Hyundai fuel cell electric cars complete 190km self-driven journey

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Fuel cell electric Hyundai cars have driven themselves 190km from Seoul to Pyeongchang, South Korea. Hyundai says the cars demonstrate Level 4 autonomy and reached speeds of 100-110km/h, the top permitted speed on Korean highways.

Five Hyundai vehicles completed the journey. Three are based on Hyundai’s next-generation fuel cell electric SUV Nexo, scheduled to be released in Korea in March 2018, and the other two are Genesis G80 autonomous vehicles. All are equipped with Level 4 self-driving and 5G network technology.

The demonstration started in Seoul on February 2, 2018, with the Cruise and Set buttons being pressed on the autonomous-driving steering wheel of each vehicle, at which point the cars immediately switched to self-driving mode and began the journey. Entering the highway, the vehicles moved in response to the natural flow of traffic. They executed lane changes and overtaking manoeuvres, and navigated toll gates using Hi-pass, South-Korea’s wireless expressway payment system.

Hyundai says the vehicles’ various advanced technologies enabled them to recognise surrounding vehicles more accurately and make better judgments at junctions and at branching roads; navigate through toll gates by accurately calculating the toll gate’s width and position; and pinpoint the vehicle’s position on a map by using external sensors fitted for situations when the GPS signal was interrupted, such as going through long underground tunnels.

Hyundai has conducted highway test drives amounting to hundreds of thousands of kilometres, accumulating a vast amount of data to enhance the performance of its self-driving vehicles.

The vehicles used for this demonstration look similar to Hyundai’s other mass-produced models, but feature various cameras and lidar sensors. Autonomous driving processes a high volume of data, which requires a lot of power. The fuel cell electric model can produce electricity through a reaction between hydrogen and oxygen in the fuel cell stack, which Hyundai says makes it the best model for this test. The Nexo fuel cell electric SUV can drive more than 600km on a single charge, which takes approximately five minutes.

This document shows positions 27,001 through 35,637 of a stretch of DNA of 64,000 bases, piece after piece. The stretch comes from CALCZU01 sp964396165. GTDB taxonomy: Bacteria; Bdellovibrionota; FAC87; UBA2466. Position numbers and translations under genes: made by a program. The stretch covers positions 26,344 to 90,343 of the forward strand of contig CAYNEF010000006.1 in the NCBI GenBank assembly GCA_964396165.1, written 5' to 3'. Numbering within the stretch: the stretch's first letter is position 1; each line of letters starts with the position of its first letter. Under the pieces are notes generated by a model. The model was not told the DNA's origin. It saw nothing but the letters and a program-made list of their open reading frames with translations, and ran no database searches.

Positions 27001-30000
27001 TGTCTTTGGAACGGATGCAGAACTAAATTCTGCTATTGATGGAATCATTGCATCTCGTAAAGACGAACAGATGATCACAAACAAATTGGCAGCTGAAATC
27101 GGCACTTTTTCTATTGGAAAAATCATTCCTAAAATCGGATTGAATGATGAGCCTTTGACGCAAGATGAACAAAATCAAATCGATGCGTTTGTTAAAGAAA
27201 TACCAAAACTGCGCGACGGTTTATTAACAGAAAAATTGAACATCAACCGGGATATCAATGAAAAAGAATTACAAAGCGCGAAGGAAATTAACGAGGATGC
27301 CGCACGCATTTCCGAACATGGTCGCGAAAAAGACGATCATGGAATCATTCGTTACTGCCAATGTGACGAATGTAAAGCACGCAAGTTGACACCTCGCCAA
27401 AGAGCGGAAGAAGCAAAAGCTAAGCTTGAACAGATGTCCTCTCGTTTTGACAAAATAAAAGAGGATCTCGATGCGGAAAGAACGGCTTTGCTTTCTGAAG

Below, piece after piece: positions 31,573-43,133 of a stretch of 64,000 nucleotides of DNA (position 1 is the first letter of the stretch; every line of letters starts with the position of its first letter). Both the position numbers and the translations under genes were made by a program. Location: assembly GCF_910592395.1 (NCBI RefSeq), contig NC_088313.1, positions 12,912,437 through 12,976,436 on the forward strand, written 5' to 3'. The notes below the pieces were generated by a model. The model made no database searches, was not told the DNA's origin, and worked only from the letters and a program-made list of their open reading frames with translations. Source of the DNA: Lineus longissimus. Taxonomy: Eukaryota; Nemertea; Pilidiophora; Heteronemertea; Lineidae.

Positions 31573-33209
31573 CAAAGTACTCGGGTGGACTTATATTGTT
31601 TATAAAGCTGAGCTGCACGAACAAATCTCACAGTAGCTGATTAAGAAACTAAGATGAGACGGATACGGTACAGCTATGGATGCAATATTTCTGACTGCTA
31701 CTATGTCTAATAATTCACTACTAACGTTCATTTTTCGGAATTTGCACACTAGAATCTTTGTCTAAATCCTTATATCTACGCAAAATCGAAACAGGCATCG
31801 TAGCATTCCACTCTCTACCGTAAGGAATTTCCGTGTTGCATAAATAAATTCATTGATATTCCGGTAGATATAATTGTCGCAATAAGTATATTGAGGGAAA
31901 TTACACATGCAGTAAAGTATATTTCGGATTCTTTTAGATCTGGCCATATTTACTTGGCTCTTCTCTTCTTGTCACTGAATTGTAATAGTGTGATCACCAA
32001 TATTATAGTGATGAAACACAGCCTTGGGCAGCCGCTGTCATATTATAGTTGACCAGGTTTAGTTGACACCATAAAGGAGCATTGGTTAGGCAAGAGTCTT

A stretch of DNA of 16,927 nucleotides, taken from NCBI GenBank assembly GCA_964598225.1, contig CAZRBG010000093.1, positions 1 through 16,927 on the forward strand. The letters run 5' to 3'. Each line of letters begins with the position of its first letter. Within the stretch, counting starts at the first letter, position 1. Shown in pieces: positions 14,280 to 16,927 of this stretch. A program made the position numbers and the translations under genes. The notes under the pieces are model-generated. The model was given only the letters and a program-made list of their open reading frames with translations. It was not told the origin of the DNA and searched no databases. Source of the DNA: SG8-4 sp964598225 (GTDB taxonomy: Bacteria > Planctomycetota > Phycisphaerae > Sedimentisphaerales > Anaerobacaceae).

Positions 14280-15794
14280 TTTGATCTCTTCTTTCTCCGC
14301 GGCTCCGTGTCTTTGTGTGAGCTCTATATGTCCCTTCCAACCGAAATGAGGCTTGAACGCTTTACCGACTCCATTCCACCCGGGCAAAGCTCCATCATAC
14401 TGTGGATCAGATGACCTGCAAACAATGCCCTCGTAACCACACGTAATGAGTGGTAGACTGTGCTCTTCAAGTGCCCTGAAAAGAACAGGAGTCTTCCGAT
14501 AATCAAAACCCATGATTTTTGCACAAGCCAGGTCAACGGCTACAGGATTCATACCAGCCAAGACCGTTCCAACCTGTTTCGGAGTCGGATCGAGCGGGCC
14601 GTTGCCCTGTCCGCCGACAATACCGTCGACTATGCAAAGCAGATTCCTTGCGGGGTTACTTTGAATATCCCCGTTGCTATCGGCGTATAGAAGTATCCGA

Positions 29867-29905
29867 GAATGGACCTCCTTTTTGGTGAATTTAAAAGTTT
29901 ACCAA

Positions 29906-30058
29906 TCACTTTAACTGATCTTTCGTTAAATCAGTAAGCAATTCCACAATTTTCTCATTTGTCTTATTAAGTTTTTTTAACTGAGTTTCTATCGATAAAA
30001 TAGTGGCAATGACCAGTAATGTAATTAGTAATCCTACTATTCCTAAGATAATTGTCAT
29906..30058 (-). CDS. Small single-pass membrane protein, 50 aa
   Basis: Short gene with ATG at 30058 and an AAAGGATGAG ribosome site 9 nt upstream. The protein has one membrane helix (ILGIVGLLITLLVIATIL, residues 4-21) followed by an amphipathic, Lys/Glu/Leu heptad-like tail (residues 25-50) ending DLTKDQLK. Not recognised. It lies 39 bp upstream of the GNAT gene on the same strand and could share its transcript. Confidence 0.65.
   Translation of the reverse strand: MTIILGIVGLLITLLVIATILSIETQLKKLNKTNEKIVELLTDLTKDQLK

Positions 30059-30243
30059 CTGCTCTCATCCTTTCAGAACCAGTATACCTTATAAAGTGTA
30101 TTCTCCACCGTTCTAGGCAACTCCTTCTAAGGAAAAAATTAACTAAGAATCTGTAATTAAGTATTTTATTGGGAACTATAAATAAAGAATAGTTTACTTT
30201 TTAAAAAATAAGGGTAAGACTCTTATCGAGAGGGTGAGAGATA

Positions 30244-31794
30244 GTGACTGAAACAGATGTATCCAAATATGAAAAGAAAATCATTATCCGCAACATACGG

Utilising the 5G network of KT Corp, a Korean mobile service provider, the vehicles deliver five new information technologies.

Firstly, passengers in the rear seats can use Home Connect, a car-to-home technology that enables them to access and control IoT devices installed in their smart home. Hyundai plans to phase in the home-to-car and car-to-home technology from the first half of 2018 and from 2019, respectively.

Meanwhile, Assistant Chat allows users to ask questions to a chat bot with simple voice commands and receive answers in the form of text or images. Wellness Care can monitor rear-seat passengers’ stress level, heart rate and mood. They can also access therapeutic services, and connect with a health consultant through a real-time video call.

In addition, the vehicle provides Noise-Away cabin noise reduction technology and Mood Care, which provides rear door mood lighting when the music player or Wellness Care is active.

The Korean karaoke application Everysing allows passengers to sing along to music on their journey, and stream video to the rear-seat entertainment system.

Users can also receive real-time traffic information notifications, supported by multiple languages, including Korean, English and Chinese.

Hyundai Motor Group is preparing for the commercialisation of Level 4 systems in smart cities by 2021. The company announced plans at CES 2018 to jointly develop self-driving technology with Aurora. Hyundai also plans to commercialise the technology for fully autonomous driving by 2030.

Furthermore, since August 2017, Hyundai has been researching and building its V2X infrastructure. As a founding member of the American Center for Mobility (ACM), in October 2017, Hyundai Motor Group invested US$5m in the ACM-led construction of testing facilities.

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As editor of four magazines at UKi Media & Events James brings over a decade of writing about, and obsessing over, technology and cars to Automotive Interiors World, Stadia, Winter Sports Technology International and Auditoria. Responsible for commissioning, writing and editing each issue he’s covered the best (and worst) from around the industry on a continual search to feature the latest innovation or talking point on the next cover.

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